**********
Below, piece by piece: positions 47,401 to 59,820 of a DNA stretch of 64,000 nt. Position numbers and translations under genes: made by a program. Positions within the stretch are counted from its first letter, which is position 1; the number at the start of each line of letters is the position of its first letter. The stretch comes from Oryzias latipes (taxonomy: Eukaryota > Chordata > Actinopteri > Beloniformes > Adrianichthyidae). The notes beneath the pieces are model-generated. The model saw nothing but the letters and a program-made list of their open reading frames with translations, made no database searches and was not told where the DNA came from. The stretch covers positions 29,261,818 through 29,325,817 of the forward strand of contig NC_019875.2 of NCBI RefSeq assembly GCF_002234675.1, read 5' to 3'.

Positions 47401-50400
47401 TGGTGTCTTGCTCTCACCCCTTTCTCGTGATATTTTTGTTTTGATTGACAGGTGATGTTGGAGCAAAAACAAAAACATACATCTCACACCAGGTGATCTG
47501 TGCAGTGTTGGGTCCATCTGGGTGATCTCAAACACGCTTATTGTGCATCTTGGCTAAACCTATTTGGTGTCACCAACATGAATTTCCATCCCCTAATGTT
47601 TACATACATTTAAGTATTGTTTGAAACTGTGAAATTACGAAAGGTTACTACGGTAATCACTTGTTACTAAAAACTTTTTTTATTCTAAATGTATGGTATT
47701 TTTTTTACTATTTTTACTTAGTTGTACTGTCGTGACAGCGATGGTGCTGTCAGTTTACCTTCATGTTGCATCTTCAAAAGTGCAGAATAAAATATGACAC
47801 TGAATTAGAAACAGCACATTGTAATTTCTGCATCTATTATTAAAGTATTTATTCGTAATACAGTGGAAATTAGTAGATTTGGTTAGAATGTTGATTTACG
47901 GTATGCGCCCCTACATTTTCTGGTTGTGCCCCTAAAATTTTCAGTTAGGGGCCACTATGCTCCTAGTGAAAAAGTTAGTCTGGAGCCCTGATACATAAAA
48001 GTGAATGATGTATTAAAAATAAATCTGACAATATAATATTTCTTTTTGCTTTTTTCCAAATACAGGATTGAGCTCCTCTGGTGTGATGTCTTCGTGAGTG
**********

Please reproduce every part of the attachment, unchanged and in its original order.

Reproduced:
Below, piece by piece: positions 47,401 to 59,820 of a DNA stretch of 64,000 nt. Position numbers and translations under genes: made by a program. Positions within the stretch are counted from its first letter, which is position 1; the number at the start of each line of letters is the position of its first letter. The stretch comes from Oryzias latipes (taxonomy: Eukaryota > Chordata > Actinopteri > Beloniformes > Adrianichthyidae). The notes beneath the pieces are model-generated. The model saw nothing but the letters and a program-made list of their open reading frames with translations, made no database searches and was not told where the DNA came from. The stretch covers positions 29,261,818 through 29,325,817 of the forward strand of contig NC_019875.2 of NCBI RefSeq assembly GCF_002234675.1, read 5' to 3'.

Positions 47401-50400
47401 TGGTGTCTTGCTCTCACCCCTTTCTCGTGATATTTTTGTTTTGATTGACAGGTGATGTTGGAGCAAAAACAAAAACATACATCTCACACCAGGTGATCTG
47501 TGCAGTGTTGGGTCCATCTGGGTGATCTCAAACACGCTTATTGTGCATCTTGGCTAAACCTATTTGGTGTCACCAACATGAATTTCCATCCCCTAATGTT
47601 TACATACATTTAAGTATTGTTTGAAACTGTGAAATTACGAAAGGTTACTACGGTAATCACTTGTTACTAAAAACTTTTTTTATTCTAAATGTATGGTATT
47701 TTTTTTACTATTTTTACTTAGTTGTACTGTCGTGACAGCGATGGTGCTGTCAGTTTACCTTCATGTTGCATCTTCAAAAGTGCAGAATAAAATATGACAC
47801 TGAATTAGAAACAGCACATTGTAATTTCTGCATCTATTATTAAAGTATTTATTCGTAATACAGTGGAAATTAGTAGATTTGGTTAGAATGTTGATTTACG
47901 GTATGCGCCCCTACATTTTCTGGTTGTGCCCCTAAAATTTTCAGTTAGGGGCCACTATGCTCCTAGTGAAAAAGTTAGTCTGGAGCCCTGATACATAAAA
48001 GTGAATGATGTATTAAAAATAAATCTGACAATATAATATTTCTTTTTGCTTTTTTCCAAATACAGGATTGAGCTCCTCTGGTGTGATGTCTTCGTGAGTG